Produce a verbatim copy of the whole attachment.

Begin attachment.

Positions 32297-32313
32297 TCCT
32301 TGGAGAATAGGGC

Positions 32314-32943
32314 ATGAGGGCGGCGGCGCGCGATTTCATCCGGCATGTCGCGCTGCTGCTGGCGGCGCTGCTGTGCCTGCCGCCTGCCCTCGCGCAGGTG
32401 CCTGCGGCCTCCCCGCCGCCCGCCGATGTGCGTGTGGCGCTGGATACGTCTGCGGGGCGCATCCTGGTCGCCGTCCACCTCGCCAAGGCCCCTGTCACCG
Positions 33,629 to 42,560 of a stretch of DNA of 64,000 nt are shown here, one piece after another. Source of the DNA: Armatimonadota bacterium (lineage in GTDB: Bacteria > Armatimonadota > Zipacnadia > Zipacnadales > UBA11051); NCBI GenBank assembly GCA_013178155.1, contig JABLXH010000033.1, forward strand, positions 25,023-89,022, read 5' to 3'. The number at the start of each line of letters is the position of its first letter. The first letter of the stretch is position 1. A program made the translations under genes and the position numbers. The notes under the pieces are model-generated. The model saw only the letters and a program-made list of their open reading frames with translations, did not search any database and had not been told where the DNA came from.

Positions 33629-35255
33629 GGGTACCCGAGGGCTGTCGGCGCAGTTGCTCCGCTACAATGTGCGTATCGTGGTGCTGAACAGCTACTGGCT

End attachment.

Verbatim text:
Positions 32297-32313
32297 TCCT
32301 TGGAGAATAGGGC

Positions 32314-32943
32314 ATGAGGGCGGCGGCGCGCGATTTCATCCGGCATGTCGCGCTGCTGCTGGCGGCGCTGCTGTGCCTGCCGCCTGCCCTCGCGCAGGTG
32401 CCTGCGGCCTCCCCGCCGCCCGCCGATGTGCGTGTGGCGCTGGATACGTCTGCGGGGCGCATCCTGGTCGCCGTCCACCTCGCCAAGGCCCCTGTCACCG
Positions 33,629 to 42,560 of a stretch of DNA of 64,000 nt are shown here, one piece after another. Source of the DNA: Armatimonadota bacterium (lineage in GTDB: Bacteria > Armatimonadota > Zipacnadia > Zipacnadales > UBA11051); NCBI GenBank assembly GCA_013178155.1, contig JABLXH010000033.1, forward strand, positions 25,023-89,022, read 5' to 3'. The number at the start of each line of letters is the position of its first letter. The first letter of the stretch is position 1. A program made the translations under genes and the position numbers. The notes under the pieces are model-generated. The model saw only the letters and a program-made list of their open reading frames with translations, did not search any database and had not been told where the DNA came from.

Positions 33629-35255
33629 GGGTACCCGAGGGCTGTCGGCGCAGTTGCTCCGCTACAATGTGCGTATCGTGGTGCTGAACAGCTACTGGCT